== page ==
In the largest study of its kind to date, researchers have used DNA sequencing to uncover dozens of genes that heighten the risk for autism. Joseph Buxbaum, Ph.D., Icahn School of Medicine at Mount Sinai, New York City, Mark Daly, Ph.D., Broad Institute of Harvard and MIT, and their colleagues examined more than 14,000 DNA samples from affected children, parents and unrelated people. They identified changes in 107 genes that are likely to contribute to the risk for autism spectrum disorder (ASD) - a jump from the nine genes implicated in earlier studies using these approaches. The findings, reported online October 29, 2014, in Nature, provide a better understanding of some of the genetic and cellular changes in pathways and processes thought to be involved in ASD, and eventually may help lead to potential therapies. ASD, a complex disorder that affects one in 68 children in the United States, frequently affects a person's behavior and ability to interact with others.
The scientists identified variations and mutations in genes in three pathways that are important to normal development. In each case, the changes in these pathways were linked to autism risk. They include:
- Synaptic function. Synapses are the spaces between nerve cells over which brain messages must travel. Mutations in synaptic genes and synapse formation and function can alter these messages.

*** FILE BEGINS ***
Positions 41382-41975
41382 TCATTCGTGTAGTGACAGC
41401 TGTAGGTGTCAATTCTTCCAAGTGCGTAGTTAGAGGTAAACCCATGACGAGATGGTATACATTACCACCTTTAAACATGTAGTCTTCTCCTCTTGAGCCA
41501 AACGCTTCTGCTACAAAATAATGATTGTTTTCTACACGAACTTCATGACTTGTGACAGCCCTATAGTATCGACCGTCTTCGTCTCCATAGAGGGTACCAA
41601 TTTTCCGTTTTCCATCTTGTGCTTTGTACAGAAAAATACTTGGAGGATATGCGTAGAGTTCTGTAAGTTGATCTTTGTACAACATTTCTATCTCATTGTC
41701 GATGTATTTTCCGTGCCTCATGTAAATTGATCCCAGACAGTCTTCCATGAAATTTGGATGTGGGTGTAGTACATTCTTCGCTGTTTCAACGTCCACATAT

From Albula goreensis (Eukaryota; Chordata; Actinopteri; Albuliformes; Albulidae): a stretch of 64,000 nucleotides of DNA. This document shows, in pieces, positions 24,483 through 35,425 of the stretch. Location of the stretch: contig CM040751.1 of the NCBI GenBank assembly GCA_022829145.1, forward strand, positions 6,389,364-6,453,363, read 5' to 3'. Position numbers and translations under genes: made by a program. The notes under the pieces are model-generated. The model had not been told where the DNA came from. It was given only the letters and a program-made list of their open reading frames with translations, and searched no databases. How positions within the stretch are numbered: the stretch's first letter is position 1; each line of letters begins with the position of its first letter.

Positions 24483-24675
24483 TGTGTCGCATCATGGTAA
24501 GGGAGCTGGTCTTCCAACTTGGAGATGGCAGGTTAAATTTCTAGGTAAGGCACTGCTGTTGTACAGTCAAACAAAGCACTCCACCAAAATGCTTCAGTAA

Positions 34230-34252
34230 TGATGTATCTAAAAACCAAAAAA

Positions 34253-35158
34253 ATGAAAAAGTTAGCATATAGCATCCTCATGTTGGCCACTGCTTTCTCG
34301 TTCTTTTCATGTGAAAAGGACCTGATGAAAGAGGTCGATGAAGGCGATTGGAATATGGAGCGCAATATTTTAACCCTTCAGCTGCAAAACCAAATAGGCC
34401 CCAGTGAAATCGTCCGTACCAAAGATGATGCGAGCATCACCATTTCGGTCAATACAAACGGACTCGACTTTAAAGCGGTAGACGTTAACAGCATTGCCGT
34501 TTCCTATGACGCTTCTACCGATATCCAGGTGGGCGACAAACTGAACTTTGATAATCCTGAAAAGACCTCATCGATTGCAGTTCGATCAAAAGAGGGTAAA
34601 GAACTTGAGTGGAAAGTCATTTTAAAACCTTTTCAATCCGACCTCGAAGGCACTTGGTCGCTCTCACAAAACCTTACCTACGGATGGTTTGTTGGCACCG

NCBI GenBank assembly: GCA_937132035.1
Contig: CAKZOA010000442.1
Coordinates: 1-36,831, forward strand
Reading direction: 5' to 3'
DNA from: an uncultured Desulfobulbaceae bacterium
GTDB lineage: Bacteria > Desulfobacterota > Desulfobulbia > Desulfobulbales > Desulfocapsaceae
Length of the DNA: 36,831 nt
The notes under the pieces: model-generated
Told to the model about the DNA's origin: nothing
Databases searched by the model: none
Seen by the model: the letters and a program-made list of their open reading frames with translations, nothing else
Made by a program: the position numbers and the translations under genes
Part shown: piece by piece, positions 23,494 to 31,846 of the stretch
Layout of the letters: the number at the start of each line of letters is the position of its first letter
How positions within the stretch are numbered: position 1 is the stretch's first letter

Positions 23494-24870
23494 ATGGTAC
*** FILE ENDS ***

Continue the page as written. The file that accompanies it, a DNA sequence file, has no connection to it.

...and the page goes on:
- Chromatin remodeling. DNA is packaged into chromatin in cells. Changes in this packaging can affect which genes are turned on and off, and the formation of neural connections in the brain.
- Transcription. Instructions embedded in genes must be transcribed, or read, to build proteins, the workhorse of the cell. Transcription mistakes can affect a wide range of important processes in the brain, from controlling gene activity to transmitting messages.
The research was supported by the National Human Genome Research Institute (NHGRI), the National Institute of Mental Health (NIMH) and other funding sources. NHGRI and NIMH are parts of NIH.
De Rubeis, et al. Synaptic, transcriptional and chromatin genes disrupted in autism. Nature. DOI: 10.1038/nature13772.
Adam Felsenfeld, Ph.D., program director, Genome Sequencing Program, Division of Genome Sciences, NHGRI.
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